I correct homework but do not assign a grade in my gradebook for it. I tell my kids that they must do more work than I actually grade, but that all work has a benefit. I do, however, take points away from a participation and preparation grade if students come without an assignment completed. I believe that practice work should be just that - and students should feel relaxed completing it because they do not have to stress over the letter grade. I think it helps keep them honest (and not asking their parents to do it for them).

What do you think? Should homework be graded?

Charity Barnhill's picture

In my classroom I don't assign a lot of homework. Students that don't finish classwork take that home as homework. In the school that I work in I get complaints from both ends of the spectrum, students don't have enough homework or students have too much homework. When I was in school we had homework every night and I feel that I learned at a faster pace than the kids I have now because they are not getting enough practice on subject matter because there is not enough time in the school day to finish everything.

Tonya C.'s picture

Hi everyone,

I teach 6th grade math. Being as though math is a subject where you have to constantly practice using formulas and rules, I assign homework every night (even on weekends). During extended breaks, I send home a packet no more than 3 or 4 pages of practice sheets or brain teasers incorporating skills that have been taught. I make sure that each assignment is no more than 20 problems (depending on how many skills are covered in the assignment). I do have a few parents who complain about the amount of homework I send home. I try to explain to both my students and parents that homework is for review and retention. Many times I may teach a new skill and if a day or two goes by and we don't review it, a student may forget. My homework should never take more than 30 minutes to complete. If they go past the 30 minute mark, they must stop, and come see me the next day ready with questions for the skills they did not understand.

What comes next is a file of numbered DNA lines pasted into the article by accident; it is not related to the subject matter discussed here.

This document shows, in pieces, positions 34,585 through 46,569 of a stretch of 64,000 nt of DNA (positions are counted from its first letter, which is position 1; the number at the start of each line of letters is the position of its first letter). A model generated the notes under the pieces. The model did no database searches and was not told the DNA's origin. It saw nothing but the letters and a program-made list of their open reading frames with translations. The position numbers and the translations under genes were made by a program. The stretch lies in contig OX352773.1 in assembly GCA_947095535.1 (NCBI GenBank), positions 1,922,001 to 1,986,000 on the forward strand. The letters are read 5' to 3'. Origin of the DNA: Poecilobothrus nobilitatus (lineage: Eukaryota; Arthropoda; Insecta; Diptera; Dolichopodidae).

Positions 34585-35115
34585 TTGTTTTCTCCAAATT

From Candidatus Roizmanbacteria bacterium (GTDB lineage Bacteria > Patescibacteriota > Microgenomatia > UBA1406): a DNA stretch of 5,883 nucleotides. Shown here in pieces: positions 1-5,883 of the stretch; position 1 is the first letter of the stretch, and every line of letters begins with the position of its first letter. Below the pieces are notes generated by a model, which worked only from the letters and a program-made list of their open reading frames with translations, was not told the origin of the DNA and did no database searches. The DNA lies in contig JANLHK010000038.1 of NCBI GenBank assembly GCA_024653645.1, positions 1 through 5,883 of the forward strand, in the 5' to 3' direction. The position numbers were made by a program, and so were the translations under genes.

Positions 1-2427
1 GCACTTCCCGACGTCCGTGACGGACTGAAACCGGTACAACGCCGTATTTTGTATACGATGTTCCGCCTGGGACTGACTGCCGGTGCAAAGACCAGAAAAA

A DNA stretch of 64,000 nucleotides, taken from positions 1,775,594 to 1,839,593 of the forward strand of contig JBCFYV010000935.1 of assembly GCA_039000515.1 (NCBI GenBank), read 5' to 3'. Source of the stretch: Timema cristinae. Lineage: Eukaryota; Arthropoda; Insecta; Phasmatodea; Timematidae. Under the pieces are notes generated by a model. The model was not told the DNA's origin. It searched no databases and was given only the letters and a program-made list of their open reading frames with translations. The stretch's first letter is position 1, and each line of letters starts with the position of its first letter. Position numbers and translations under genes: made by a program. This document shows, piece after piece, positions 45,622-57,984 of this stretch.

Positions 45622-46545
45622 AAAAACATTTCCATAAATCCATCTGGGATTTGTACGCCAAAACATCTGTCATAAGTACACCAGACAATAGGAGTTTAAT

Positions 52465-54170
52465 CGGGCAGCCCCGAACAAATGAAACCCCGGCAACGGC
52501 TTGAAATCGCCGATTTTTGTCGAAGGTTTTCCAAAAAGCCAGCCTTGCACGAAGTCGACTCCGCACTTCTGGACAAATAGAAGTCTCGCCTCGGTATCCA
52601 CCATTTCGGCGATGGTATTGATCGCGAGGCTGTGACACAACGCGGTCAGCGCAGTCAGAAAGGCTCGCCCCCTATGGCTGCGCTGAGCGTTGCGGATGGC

Depending on the subject, I do think homework is necessary (maybe not everyday). We had to do it and we survived. :)

Danielle's picture

I teach English to lower level high school students, and I do not like to assign too much homework. I always give them time in class to start their work, and if they are working efficiently, they should get it all done. I give them time in class because most of them do not do it for homework. I think that it is important to teach them responsibility and time management. They do have to study for vocabulary tests each week and the various other tests/quizzes that I give them. My students seems to work harder in class when I give them time to work on their assignments. They know that they have some say in if they will have homework or not, and I think that makes for a better and more productive class.

Laura L's picture

I do feel that homework is important. I teach all the subject areas to my fifth grade class, and it seems like there is not enough time in the day to get everything done that needs to get done. Sending home a quick worksheet is a great way to help students practice something they need to master. It helps to reinforce what we're doing in class. Here's my problem--how do you handle the student who NEVER does homework? I seem to have one or two each year. I have yet to figure out an effective way to handle the situation.